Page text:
In the introduction to her biography Belle Moskowitz: Feminine Politics and the Exercise of Power in the Age of Alfred E. Smith (1992), Elisabeth Perry explains her “initial reason” for searching for extant papers on her subject: “Belle Moskowitz was my paternal grandmother. She died before my parents . . . had even met.” She expounds further upon this fact in The Challenge of Feminist Biography: Writing the Lives of Modern American Women (1992). In this anthology each author explores the craft of “writing the lives of women from a feminist perspective” and shares their “methodological and conceptual tools” and their personal challenges.
Elisabeth Israels Perry never met her paternal grandmother, Belle Linder Israels Moskowitz, who died in 1933 after complications from an accident. Getting to know her as both a family member and a historian proved complicated, since Moskowitz kept incomplete records of her life and her son disposed of most of what was left after she passed away. But Moskowitz was so central to public life in New York (city and state) and so important to the national Democratic Party during the early twentieth century that once Perry decided to write a biography of her grandmother, she found her everywhere.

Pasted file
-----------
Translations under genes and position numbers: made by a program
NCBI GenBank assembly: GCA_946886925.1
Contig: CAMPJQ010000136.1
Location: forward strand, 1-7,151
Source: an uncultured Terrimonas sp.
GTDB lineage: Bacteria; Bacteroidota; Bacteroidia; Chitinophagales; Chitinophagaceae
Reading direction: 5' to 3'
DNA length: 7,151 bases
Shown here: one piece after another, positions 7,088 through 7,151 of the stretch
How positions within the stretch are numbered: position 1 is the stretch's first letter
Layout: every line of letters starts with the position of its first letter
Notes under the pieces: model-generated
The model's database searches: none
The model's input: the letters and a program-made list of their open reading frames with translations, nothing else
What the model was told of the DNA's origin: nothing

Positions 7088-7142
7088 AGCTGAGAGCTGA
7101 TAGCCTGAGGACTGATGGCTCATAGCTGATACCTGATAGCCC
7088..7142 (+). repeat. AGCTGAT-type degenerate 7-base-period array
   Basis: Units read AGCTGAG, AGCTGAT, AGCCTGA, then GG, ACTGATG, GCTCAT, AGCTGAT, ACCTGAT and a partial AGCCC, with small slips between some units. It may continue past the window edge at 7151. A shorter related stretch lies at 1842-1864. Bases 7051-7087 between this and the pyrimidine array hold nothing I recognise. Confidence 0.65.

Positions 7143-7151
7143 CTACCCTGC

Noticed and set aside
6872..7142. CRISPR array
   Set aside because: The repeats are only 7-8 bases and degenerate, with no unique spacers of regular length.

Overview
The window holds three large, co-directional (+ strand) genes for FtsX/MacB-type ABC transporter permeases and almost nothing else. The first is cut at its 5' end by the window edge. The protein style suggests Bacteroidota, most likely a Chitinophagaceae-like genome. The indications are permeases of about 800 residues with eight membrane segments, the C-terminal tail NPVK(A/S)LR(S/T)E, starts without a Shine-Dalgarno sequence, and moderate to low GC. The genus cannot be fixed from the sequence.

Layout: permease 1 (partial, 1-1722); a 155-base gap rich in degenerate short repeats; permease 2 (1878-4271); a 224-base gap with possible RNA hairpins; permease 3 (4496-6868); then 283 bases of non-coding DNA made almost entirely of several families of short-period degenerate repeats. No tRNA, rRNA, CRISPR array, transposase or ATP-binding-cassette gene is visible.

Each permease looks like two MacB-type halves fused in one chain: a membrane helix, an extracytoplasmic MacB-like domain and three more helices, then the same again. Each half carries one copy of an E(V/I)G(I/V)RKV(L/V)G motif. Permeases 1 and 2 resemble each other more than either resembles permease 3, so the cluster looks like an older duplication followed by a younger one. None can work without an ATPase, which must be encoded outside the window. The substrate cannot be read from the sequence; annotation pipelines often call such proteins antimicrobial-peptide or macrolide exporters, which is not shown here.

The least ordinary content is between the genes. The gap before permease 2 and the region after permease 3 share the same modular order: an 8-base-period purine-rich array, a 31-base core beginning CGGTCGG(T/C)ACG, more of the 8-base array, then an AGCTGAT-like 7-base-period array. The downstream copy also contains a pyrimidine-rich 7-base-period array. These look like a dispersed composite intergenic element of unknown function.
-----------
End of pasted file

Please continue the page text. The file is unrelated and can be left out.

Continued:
Virginia Moore, born in 1880 in Gallatin, Sumner County, Tennessee, was a key figure in the progressive movement. She brought the canning club revolution to her home state as one of the world’s first five home-canning demonstration agents. Home demonstration programs intended to improve the lives of rural women, organizing clubs throughout the countryside in order to teach them how to better accomplish daily tasks, such as sewing and gardening. Moore’s career highlights the complexity of the reform impulse that swept the country at the turn of the century, which blended class antagonism, dedication to scientific principles, and a gendered economic idealism.